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The Tangerine

The Student News Site of Utica University

The Tangerine

The Student News Site of Utica University

The Tangerine

A Cultural Exchange in UC’s Dorms

International students gather in Strebel for an event. Photo by Maria M. Silva.

Utica College is now home to more than 5,000 students from 45 different states and 39 countries.

But with such a diverse campus, most international students can be found in one residence hall: Tower Hall, also known as the Global Village, a selection that intrigues many students on campus.

In the past, incoming international students used to be placed in a floor in Boehlert Hall, but because of the popularity of the Global Village program, it was moved to Tower Hall.

The Global Village community was created “to include returning international students as well as U.S. students who have an interest in learning more about global perspectives and cultures while also enjoying helping others,” said Assistant Director for Student Living Marissa Finch.

Finch’s role involves overseeing the housing selection process for all new and returning students, as well as supervising the area coordinators and all of the educational initiatives on campus, which includes the Global Village.

The Global Village serves a specific goal: to welcome new and returning internationals as well as U.S. students “who have an interest in learning more about global perspectives and cultures, while also enjoying helping others,” Finch said.

The community focuses on, especially, helping new international students adjust to their new life away from their home countries and work as a “support system” for them during this new time, according to Finch.

What makes the Global Village different is that the community, including the RAs and the events that they organize, works toward building an inclusive environment while also promoting a cultural exchange, Finch added. She has received many applications from domestic students who are interested in living in the Global Village.

When placing incoming international exchange students who study on campus for a semester or a year, Area Coordinator Lauren Waszkiewicz said “we have found that providing a community for [internationals] that includes American and other [students] from around the world can be a really welcoming space.”

As an area coordinator, Waszkiewicz manages Bell, Tower and Alumni halls and works with many students from different backgrounds.

Some new students will opt to participate on MooseMatch, an activity which helps them find a roommate before arriving. However, Waszkiewicz said that sometimes international students may not be able to participate “or we don’t have confirmation months prior on who will be arriving,” so placing them in the Global Village is a safe bet to make sure those new students will find a welcoming space.

“Through the Global Village community, we know that we are placing these students in a room where at least one roommate has signed up to live in a multi-cultural space which values diversity, a global perspective and helping the international student get accustomed to campus and the U.S.,” Waszkiewicz said.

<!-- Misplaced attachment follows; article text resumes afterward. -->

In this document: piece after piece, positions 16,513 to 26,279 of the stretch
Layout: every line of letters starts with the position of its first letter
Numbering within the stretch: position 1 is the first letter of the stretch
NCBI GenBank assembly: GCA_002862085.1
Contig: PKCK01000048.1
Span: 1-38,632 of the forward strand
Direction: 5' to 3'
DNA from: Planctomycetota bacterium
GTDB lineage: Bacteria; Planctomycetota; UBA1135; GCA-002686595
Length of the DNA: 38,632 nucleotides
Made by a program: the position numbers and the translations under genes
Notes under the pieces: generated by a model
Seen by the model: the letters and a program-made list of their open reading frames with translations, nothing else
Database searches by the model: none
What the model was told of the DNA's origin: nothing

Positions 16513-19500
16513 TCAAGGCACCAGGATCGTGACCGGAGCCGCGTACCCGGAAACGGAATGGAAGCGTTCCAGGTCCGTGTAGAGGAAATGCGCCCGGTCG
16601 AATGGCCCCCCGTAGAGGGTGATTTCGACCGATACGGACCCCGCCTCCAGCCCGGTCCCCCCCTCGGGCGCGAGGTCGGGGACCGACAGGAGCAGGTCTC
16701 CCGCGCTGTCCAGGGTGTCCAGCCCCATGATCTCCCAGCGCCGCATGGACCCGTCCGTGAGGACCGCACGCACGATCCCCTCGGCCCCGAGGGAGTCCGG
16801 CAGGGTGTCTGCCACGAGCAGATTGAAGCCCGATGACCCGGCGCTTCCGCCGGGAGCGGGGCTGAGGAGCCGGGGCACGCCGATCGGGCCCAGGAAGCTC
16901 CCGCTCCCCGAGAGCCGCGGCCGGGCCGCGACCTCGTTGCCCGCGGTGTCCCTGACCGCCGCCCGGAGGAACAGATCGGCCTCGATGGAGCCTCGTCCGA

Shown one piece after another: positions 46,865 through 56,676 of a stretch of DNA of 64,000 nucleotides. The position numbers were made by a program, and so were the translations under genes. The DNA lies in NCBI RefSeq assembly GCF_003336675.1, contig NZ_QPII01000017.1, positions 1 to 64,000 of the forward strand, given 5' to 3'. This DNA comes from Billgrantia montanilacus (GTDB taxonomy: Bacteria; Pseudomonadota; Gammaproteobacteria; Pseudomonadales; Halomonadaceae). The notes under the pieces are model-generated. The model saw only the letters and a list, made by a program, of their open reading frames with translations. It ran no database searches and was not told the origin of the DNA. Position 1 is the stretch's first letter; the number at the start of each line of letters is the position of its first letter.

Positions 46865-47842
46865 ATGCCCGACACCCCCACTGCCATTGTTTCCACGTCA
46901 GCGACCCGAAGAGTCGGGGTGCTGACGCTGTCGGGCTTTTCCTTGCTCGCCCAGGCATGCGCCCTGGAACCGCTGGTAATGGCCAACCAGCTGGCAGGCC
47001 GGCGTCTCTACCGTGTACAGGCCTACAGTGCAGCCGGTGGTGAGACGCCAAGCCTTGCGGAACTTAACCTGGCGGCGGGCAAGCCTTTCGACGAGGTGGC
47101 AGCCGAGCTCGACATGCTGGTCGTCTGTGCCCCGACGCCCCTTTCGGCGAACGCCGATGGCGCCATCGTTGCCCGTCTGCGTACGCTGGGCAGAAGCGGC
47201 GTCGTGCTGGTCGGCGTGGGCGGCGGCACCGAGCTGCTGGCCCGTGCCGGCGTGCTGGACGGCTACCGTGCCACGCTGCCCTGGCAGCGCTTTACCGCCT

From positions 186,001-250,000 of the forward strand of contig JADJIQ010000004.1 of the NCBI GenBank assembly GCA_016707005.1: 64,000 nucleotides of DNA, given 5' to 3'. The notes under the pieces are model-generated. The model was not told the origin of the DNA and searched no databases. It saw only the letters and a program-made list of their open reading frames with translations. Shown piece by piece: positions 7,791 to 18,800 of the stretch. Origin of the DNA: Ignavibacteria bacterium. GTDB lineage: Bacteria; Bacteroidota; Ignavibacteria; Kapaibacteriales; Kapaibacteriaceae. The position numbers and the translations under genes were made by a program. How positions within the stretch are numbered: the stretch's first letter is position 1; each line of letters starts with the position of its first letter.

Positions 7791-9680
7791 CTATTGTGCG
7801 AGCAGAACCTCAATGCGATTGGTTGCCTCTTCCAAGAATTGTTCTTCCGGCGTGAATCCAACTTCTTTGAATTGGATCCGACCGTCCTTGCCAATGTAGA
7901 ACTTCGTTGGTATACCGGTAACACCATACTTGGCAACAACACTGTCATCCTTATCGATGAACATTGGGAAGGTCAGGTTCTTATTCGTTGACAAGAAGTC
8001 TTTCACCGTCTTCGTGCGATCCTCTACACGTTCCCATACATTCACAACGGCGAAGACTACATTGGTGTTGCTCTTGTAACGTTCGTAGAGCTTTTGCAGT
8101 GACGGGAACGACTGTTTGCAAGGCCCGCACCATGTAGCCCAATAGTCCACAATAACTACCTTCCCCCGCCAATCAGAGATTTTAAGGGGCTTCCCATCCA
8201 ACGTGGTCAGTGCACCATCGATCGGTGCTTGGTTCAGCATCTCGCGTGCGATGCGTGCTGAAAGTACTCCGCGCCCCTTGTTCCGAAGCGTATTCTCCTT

International students are free to live in any of the school’s residence halls after their sophomore year. However, Waszkiewicz said many will return to live in the Global Village because they are more familiar with it.

The housing system is the same for international students and domestic students, by using the point system.

“However, the Special Housing Application, for all returning international and domestic students wishing to live in the Global Village, reviews applicants and places students selected for the program outside the traditional housing process,” Waszkiewicz  said. “If selected for the Global Village, [students] do not need to follow the housing process according to their points and are instead placed manually into their rooms.”

When it comes to becoming a RA in the Global Village, not every application is accepted. Instead, Marissa Finch said the Office of Student Living works closely to “identify RAs who have either studied abroad, spent time abroad traveling or with family or who were born in a different country so they can relate on some level to new international students,” Finch said.

As a RA in Tower Hall for two semesters already, Sophomore Victoria Lukashevich was very interested in the Global Village theme.

“I have always loved learning about other cultures, so in high school I was involved in the International Club and coordinated events for my community to learn about other cultures, so I think that was the biggest influence in choosing Tower Hall,” Lukashevich said.

Interacting with people from different countries and backgrounds and helping them adjust to the life in the U.S. creates a sense of involvement that Lukashevich enjoys.

“It is very interesting to see the similarities and differences between cultures,” she said.

One of the downsides that Lukashevich had encountered as an RA in Tower Hall were disagreements stemming from cultural differences.

“In cases I have heard of, sometimes people do not like the smell of certain foods that international students make, but for the most part it’s just amazing to see the blend of people and cultures,” Lukashevich stated.

Housing international students in the same building helps them share a common experience in adjusting to a new country and culture, the RA said.

However, Lukashevich said that by placing them together, those internationals might be missing out on learning about the “real American experience” and may not be able to promote a cultural exchange with other American students.

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